Canada’s historical experience with visible minorities is much different from that of the U.S. largely because its racial profile until the 1980s was nearly 98 percent white/European. (Source of graph: Statistics Canada)

Historical context might help us understand what’s happening in Canada. First, until fairly recently, this country’s number of visible minorities was very small. Canadians were overwhelmingly of European origin until about 1980, with barely more than 2 percent of the non-Indigenous population being visible minorities. As late as 1971 only 0.2 percent of Canadians were black (compared to 11 percent of Americans). Many Canadians could literally have grown up without ever seeing a black person.

Canada’s fraught history with First Nations is similar. Between 1951 and 1971 our Indigenous population hovered between 1.2 and 1.4 percent (it is about 5 percent today). With over 98.5 percent of Canadians being non-Indigenous, and most reserves located in rural areas, it’s little wonder that ongoing problems faced by those communities didn’t register with many Canadians.

Canada’s experience, despite the assertions of Trudeau et al, is fundamentally different from that of the U.S. Past social strife was mainly among the 98 percent – French-English, English-Irish, Protestant-Catholic. The sheer immediacy of our vast demographic changes means Canada’s challenges are less about righting past wrongs than concerned with integration and accommodation in the here and now – ensuring that the people who’ve chosen to come here, and their children, are treated fairly and have every opportunity to succeed.

By 2011, over 20 percent of Canadians were foreign-born, representing more than 6 million newcomers since 1980. Seamlessly integrating that number, of myriad cultures and nationalities, isn’t a piece of cake. But the economic outcomes for these people and their children have been far from negative.

As previously discussed in C2C and reiterated by commentator Matthew Lau in this recent book, Statistics Canada reported last year on the economic fortunes of second-generation immigrants compared to legacy (or “white,” in the government agency’s language) Canadians. StatsCan does its best to present a glass half – or more – empty, as with women earning less on average than men or some minority groups having lower incomes.

The achieved economic prosperity of second-generation Canadian immigrants presents a stark contrast to the government-driven narrative of systemic racism. Among women, all but three ethnic groups are more financially successful than whites. (Source of chart: The weekly earnings of Canadian-born individuals in designated minority and White categories in the mid-2010s by Theresa Qiu and Grant Schellenberg, Statistics Canada, 2022)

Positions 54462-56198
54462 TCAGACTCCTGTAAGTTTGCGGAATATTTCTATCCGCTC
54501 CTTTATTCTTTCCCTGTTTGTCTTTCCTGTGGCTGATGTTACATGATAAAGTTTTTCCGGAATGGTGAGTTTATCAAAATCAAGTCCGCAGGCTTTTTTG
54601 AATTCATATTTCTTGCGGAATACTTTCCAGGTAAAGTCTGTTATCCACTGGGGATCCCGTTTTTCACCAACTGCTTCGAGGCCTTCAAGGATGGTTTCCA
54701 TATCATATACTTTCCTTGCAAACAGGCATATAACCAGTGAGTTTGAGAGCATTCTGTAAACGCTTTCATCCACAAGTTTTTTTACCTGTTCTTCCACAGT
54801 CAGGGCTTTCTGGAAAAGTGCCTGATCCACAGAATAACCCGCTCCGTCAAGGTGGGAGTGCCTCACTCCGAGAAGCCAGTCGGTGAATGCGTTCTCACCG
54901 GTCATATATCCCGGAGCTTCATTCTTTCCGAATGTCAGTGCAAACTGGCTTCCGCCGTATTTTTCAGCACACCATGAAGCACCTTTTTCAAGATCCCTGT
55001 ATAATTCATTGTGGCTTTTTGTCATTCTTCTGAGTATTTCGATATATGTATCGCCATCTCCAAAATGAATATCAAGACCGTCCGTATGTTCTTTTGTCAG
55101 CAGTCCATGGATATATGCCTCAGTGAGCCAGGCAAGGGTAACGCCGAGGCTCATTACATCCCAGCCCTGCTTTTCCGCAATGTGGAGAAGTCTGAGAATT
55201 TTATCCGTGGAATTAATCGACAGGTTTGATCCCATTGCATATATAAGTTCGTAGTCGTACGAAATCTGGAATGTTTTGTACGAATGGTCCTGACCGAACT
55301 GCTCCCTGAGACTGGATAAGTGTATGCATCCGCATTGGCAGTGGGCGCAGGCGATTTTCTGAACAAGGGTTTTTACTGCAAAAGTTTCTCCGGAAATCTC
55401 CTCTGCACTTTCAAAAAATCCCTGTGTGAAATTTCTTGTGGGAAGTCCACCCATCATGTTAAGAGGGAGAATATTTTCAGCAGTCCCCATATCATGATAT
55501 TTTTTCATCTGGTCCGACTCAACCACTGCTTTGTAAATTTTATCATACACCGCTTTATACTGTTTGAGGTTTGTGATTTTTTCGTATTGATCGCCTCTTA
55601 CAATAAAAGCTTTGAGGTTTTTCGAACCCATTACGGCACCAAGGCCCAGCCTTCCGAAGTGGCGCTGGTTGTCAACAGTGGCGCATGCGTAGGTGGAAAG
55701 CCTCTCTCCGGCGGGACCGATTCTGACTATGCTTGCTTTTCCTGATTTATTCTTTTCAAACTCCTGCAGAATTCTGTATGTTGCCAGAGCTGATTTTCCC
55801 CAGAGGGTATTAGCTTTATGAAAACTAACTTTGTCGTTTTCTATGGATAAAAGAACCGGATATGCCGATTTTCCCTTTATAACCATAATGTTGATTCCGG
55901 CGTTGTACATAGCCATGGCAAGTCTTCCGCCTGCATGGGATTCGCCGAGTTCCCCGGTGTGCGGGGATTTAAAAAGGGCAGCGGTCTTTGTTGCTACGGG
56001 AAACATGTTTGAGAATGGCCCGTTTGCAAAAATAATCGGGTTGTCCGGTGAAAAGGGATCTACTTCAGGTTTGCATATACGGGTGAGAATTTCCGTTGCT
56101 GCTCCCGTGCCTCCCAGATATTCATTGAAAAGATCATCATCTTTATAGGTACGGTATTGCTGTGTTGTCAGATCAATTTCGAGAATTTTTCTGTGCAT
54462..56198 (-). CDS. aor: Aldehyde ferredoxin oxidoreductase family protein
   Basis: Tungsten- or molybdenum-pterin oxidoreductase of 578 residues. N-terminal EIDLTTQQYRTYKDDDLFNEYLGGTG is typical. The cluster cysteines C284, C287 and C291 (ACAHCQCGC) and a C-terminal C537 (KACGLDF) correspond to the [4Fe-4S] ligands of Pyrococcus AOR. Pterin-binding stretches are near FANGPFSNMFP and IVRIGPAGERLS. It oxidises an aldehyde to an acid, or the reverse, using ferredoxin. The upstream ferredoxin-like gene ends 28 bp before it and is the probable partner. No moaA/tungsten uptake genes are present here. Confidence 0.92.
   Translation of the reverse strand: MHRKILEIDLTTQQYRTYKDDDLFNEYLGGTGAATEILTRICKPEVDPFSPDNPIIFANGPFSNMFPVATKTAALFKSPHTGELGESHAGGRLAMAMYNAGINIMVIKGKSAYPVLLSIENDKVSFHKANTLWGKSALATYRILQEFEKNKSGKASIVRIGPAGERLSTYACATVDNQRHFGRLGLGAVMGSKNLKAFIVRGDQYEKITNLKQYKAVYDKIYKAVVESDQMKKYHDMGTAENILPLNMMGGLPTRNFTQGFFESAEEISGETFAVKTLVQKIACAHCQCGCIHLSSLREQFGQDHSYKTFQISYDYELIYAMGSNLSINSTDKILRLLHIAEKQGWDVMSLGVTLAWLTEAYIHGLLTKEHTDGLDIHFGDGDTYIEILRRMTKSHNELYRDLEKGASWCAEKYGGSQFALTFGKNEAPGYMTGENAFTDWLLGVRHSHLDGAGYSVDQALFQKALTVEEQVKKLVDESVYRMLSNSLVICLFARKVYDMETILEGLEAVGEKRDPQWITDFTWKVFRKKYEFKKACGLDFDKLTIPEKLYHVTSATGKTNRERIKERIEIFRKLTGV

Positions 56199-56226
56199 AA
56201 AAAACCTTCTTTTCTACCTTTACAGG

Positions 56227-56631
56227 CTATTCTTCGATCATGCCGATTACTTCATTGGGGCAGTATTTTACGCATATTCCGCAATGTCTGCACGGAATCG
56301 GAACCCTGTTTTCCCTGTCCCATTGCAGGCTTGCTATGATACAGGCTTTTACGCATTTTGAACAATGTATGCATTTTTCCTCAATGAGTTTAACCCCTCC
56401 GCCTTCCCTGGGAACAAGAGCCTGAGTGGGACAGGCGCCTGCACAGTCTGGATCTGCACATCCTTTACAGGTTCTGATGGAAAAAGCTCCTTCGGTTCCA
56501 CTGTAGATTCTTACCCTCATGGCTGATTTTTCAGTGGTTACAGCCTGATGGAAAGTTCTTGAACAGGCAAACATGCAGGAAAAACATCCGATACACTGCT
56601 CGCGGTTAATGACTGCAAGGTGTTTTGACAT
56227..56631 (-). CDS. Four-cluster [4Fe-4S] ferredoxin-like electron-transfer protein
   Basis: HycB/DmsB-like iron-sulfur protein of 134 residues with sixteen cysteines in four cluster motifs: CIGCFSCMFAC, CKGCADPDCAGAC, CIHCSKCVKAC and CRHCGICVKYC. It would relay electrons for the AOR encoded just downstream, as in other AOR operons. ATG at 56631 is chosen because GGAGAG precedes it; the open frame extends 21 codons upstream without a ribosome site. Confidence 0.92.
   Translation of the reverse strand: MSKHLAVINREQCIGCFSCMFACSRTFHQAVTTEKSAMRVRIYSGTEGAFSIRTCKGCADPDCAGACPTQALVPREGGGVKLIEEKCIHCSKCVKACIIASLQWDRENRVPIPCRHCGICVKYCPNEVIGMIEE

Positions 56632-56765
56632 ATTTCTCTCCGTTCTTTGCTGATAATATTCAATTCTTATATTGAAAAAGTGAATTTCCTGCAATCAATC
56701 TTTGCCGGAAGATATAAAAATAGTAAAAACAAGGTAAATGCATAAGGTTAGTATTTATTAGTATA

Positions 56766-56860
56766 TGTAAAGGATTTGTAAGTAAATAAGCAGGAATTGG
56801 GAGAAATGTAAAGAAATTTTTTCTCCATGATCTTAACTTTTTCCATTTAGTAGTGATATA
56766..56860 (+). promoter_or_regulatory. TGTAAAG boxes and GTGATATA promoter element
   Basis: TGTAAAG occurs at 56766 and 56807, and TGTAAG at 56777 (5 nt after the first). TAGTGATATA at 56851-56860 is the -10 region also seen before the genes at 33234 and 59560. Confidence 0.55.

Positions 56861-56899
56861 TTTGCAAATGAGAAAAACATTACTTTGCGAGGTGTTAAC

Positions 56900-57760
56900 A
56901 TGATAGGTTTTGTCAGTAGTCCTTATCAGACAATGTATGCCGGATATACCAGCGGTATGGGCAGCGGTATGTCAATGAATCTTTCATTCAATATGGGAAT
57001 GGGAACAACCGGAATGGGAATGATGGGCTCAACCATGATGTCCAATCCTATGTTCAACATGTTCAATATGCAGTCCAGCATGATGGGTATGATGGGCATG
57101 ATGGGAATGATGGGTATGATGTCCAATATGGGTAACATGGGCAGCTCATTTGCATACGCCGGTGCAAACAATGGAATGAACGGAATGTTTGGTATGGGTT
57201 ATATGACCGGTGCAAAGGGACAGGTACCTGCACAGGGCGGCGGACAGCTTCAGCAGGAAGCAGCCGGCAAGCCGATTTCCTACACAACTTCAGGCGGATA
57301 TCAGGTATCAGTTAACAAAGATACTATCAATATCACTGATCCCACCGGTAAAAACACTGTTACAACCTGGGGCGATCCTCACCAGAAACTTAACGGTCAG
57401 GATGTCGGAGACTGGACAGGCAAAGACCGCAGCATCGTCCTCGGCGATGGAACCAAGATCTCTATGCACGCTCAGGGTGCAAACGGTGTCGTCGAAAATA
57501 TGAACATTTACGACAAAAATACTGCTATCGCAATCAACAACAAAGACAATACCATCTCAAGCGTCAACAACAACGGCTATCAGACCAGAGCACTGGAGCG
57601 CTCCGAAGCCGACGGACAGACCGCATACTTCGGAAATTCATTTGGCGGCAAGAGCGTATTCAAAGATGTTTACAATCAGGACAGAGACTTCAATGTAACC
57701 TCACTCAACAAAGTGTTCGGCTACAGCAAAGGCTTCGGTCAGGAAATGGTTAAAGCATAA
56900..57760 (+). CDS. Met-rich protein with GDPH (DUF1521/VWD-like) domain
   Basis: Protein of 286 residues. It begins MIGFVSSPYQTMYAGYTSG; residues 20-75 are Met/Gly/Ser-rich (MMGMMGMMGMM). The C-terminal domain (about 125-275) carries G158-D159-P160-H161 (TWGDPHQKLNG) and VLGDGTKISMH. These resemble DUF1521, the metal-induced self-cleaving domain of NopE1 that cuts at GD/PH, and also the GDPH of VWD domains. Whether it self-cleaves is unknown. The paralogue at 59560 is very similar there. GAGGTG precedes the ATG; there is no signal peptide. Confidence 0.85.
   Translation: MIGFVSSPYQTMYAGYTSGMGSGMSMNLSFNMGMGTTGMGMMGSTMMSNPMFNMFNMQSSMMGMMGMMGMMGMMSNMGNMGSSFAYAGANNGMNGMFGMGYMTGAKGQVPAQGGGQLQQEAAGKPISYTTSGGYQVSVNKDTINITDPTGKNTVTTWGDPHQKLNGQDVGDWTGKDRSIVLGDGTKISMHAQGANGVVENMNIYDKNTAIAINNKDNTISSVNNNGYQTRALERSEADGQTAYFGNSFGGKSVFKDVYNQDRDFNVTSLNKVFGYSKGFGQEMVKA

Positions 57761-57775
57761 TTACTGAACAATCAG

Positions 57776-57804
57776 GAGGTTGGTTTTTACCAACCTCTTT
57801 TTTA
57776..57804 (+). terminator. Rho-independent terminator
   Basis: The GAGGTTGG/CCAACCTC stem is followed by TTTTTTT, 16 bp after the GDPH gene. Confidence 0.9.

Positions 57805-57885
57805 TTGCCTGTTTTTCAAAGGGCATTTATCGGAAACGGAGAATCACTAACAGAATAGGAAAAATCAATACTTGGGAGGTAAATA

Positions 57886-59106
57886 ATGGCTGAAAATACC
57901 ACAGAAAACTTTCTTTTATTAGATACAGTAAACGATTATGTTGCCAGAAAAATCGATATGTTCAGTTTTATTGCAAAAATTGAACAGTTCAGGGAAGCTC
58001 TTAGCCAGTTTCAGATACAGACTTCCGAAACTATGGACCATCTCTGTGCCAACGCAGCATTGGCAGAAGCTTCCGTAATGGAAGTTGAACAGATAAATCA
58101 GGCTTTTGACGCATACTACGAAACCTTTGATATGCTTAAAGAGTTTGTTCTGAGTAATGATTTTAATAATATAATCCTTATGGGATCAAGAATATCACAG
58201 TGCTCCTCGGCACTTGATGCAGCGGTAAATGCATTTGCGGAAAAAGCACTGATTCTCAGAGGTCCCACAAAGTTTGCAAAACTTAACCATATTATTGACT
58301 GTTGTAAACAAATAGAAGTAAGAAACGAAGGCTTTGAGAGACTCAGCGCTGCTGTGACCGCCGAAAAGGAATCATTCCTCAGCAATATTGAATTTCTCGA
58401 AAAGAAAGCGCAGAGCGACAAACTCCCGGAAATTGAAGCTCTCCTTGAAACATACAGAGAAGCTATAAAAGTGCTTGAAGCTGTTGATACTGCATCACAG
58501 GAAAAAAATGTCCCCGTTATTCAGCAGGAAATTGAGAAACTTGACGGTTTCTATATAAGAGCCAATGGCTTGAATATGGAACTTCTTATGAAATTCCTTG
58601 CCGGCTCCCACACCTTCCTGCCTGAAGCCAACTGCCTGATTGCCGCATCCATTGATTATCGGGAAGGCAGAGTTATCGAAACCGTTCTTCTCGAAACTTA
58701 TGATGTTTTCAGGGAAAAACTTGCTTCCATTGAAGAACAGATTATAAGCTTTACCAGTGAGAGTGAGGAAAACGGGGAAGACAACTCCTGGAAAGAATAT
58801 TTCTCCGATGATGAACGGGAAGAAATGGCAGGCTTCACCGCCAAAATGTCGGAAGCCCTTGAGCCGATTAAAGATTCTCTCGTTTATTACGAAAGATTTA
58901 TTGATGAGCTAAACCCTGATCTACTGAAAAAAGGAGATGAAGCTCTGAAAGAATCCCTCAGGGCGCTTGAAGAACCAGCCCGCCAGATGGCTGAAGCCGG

In fact, new Canadians are doing remarkably well. Only three groups of women are doing worse than “whites” – and all are within 10 percent. Black women are within 4 percent of the “white” comparator used by StatsCan, likely within the margin of error, and a much smaller gap than in the U.S. As with the U.S. numbers, Filipino women are doing well, a full 13 percent better than the comparator, despite representing fairly new arrivals to Canada. Canadian men, by comparison, have a more balanced distribution – four groups above and five below “whites.” All except two groups – black and Latin American men – are within 15 percent of “legacy Canadians,” whose families have been here for generations.

Rather than proving the existence of systemic barriers, these numbers mirror the complexity Sowell observed in the U.S. data. Income in the broadly defined groups is quite variable and it’s likely that, if broken down to detailed nationalities, one “systemic” cause would not dominate. Consequently, it’s reasonable to believe the disparities have many reasons. While prejudice cannot be ruled out, its contribution to racial disparities is essentially unquantifiable and almost certainly low. If outcomes vary as much within broadly-defined minority groups as between them and legacy Canadians – as in the American data – it’s unlikely to be the dominant cause. That said, current lower incomes of black and Latin American men (not women) deserve scrutiny. It’s worth determining what’s behind this.

As with Sowell’s data in the U.S., these facts seem to matter little to most of the Canadian Left. Nominally, diversity is a cardinal “progressive” value – everything from superficial appearance to personality, interests, cultural and religious outlook, and a plethora of changeable genders. Despite this multi-dimensional rainbow of characteristics, employment distribution must somehow “naturally” be identical to group percentages in the last census.